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Technical Paper

Development of Shear Fracture Criterion for Dual-Phase Steel Stamping

Forming Limit Diagrams (FLD) have been widely and successfully used in sheet metal stamping as a failure criterion to detect localized necking, which is the most common failure mechanism for conventional steels during forming. However, recent experience from stamping Dual-Phase steels found that, under certain circumstances such as stretching-bend over a small die radius, the sheet metal fails earlier than that predicted by the FLD based on the initiation of a localized neck. It appears that a different failure mechanism and mode are in effect, commonly referred to as “shear fracture” in the sheet metal stamping community. In this paper, experimental and numerical analysis is used to investigate the shear fracture mechanism. Numerical models are established for a stretch-bend test on DP780 steel with a wide range of bend radii for various failure modes. The occurrences of shear fracture are identified by correlating numerical simulation results with test data.
Journal Article

Drawbead Restraining Force Modeling: Nonlinear Friction

A detailed investigation of influence of friction on drawbead restraining force modeling is presented in this paper. It is motivated by the need to accurately correlate line bead strengths, which are usually the output of an optimized draw development for controlling materials flow and achieving desired formability, and the physical drawbead geometries required for die face engineering. A plane-strain drawbead model with linear Coulomb friction is first established and the restraining forces corresponding to a range of bead penetration depths are obtained. The comparison of the simulation results with experimental data indicates that, while a larger Coefficient of Friction (COF) has better correlation for smaller bead penetrations and smaller COF does better for deeper bead penetrations, no single COF matches satisfactorily for overall range of bead penetration depths.
Technical Paper

Die Wear Severity Diagram and Simulation

Die wear is a significant issue in sheet metal forming particularly for stamping Advanced High-Strength Steels (AHSS) because of their higher strength and microstructure composition. Reliable predictions of the magnitude and distribution of die wear are essential if cost-effective wear-protection strategies are desired in the early stages of tooling development. A die Wear Severity Index (WSI) is introduced in this paper to quantify the magnitude of die wear, which in essence characterizes the frictional energy dissipation per unit area on the die surface throughout the entire forming cycle. It can be readily obtained as part of any finite element simulation of stamping process utilizing incremental solution techniques.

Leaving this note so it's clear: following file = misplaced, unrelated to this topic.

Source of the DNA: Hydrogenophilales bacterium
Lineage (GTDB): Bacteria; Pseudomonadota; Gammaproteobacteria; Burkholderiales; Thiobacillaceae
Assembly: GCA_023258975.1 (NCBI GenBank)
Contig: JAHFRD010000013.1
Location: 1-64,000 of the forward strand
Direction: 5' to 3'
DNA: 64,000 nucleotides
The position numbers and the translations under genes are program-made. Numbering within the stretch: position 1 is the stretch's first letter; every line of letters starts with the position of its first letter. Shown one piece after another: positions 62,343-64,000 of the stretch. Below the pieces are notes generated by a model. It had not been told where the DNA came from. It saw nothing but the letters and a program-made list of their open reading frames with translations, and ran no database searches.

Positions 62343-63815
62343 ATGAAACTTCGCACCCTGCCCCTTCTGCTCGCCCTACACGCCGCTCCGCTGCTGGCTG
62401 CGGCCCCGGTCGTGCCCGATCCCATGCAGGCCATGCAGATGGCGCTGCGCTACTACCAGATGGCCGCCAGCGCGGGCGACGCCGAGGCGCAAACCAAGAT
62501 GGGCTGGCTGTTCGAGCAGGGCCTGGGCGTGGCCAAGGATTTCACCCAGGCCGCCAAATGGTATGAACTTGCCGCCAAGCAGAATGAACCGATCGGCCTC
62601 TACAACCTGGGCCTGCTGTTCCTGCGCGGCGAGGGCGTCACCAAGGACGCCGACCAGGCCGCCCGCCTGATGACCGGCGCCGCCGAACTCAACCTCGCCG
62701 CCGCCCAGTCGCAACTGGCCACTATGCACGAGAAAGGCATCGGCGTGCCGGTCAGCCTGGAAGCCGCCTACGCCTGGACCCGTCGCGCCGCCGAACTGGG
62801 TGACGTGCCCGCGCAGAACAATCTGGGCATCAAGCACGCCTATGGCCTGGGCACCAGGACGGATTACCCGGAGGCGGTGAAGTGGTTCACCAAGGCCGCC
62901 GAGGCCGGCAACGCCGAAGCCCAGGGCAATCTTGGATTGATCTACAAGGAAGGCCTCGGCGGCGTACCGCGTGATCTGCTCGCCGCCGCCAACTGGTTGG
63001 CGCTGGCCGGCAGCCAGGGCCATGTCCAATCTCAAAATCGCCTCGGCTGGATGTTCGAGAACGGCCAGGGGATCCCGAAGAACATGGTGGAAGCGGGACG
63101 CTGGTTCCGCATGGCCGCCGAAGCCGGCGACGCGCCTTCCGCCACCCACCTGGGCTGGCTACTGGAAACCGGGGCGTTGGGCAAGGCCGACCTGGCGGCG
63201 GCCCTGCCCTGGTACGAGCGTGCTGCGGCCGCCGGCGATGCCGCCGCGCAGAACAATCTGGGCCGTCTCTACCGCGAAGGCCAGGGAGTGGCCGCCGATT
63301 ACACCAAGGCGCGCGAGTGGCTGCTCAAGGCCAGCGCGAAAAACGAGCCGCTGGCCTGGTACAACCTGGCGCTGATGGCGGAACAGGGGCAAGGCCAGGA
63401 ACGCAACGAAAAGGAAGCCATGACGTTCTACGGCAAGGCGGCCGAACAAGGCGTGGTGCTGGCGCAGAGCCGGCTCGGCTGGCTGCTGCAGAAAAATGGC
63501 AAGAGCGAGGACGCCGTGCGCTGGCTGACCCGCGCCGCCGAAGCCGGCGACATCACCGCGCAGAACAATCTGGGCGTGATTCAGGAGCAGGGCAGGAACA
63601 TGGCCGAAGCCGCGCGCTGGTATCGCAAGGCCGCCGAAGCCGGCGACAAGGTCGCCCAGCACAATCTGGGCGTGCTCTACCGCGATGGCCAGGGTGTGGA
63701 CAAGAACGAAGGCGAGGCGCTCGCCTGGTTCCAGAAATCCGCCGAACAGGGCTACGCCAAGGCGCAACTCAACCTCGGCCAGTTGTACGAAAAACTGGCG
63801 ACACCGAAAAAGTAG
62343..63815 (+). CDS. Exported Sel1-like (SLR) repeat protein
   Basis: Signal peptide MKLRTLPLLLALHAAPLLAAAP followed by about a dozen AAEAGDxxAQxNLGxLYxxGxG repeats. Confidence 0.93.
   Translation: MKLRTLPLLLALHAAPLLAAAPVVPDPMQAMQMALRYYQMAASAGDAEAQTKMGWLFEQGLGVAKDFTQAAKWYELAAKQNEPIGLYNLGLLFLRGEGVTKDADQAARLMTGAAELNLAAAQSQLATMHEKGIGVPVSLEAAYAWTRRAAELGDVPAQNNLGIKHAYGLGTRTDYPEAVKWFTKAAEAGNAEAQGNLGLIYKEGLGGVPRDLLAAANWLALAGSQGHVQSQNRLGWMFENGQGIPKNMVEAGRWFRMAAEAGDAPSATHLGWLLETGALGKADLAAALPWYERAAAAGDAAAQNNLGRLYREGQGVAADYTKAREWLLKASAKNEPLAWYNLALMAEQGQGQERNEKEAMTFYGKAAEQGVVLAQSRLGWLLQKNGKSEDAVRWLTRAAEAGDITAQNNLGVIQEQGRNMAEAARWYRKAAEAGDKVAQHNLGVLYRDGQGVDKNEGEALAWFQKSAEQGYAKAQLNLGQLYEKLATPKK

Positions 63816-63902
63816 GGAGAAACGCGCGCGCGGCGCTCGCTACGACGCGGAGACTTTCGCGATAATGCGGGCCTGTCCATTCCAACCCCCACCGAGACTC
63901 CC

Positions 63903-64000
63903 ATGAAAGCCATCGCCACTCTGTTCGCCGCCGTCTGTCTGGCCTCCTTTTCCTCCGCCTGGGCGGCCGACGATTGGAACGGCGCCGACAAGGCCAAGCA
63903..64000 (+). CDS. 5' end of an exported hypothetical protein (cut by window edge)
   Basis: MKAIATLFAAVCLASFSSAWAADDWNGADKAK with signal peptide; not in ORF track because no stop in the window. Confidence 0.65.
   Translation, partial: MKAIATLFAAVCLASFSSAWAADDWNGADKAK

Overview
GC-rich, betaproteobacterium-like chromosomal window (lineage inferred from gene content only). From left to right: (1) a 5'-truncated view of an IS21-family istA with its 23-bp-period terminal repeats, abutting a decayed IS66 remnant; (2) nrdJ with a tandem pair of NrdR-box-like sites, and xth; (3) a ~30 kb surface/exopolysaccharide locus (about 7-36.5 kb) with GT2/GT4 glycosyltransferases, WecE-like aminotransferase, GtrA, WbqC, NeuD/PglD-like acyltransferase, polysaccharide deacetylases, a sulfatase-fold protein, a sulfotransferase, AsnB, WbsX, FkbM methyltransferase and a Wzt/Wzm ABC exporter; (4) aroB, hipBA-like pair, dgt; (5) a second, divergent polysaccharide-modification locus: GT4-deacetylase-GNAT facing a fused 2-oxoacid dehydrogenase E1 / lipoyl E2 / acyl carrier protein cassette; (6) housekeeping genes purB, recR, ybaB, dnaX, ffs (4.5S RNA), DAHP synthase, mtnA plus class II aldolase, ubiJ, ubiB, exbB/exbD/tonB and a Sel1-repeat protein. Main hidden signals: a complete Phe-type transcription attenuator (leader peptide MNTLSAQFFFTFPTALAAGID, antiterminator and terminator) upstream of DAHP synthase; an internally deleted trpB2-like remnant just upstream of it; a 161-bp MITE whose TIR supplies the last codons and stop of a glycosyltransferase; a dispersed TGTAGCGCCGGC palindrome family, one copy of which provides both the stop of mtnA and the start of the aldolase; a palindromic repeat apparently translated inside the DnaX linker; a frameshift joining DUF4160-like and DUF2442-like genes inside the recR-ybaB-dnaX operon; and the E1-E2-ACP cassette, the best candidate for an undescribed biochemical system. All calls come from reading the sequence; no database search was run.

Technical Paper

Understanding Through-Thickness Integration in Springback Simulation

The “adequate” number of integration points (NIP) required to achieve accurate springback simulation results is studied in this paper in an effort to clarify confusions reported in the literature and shed light on the origin of the confusion. A bending-under-tension model is adopted where springback solution can be obtained with analytical integration through metal thickness. Numerical integrations are then performed and compared with analytical solution to assess associated errors. A crucial distinction is made in the paper that, the model can be posed either as a displacement-value problem where both tension strain and bending radius are prescribed or as a mixed-value problem where the tension force and bending radius are prescribed. Although they are physically equivalent due to the uniqueness of solution, the numerical solutions are different. The associated errors in springback respond differently to the number of integration points employed.
Technical Paper

Stretch Flanging Formability Prediction and Shape Optimization

Flanging is a secondary operation in sheet metal forming processes. Traditionally, the design of flange shape and trim line is based on an engineer's experience. It takes several iterations to achieve the desired flange geometry because of potential splits. In this paper, an efficient CAE-based tool is developed to quickly predict the formability of a given flange design and enable the optimization of trim lines. A numerical algorithm is formulated in this CAE tool to convert the 3D flanging process into an equivalent in-plane deformation problem. The developed CAE tool is also integrated with the optimization software LS-OPT for trim line design.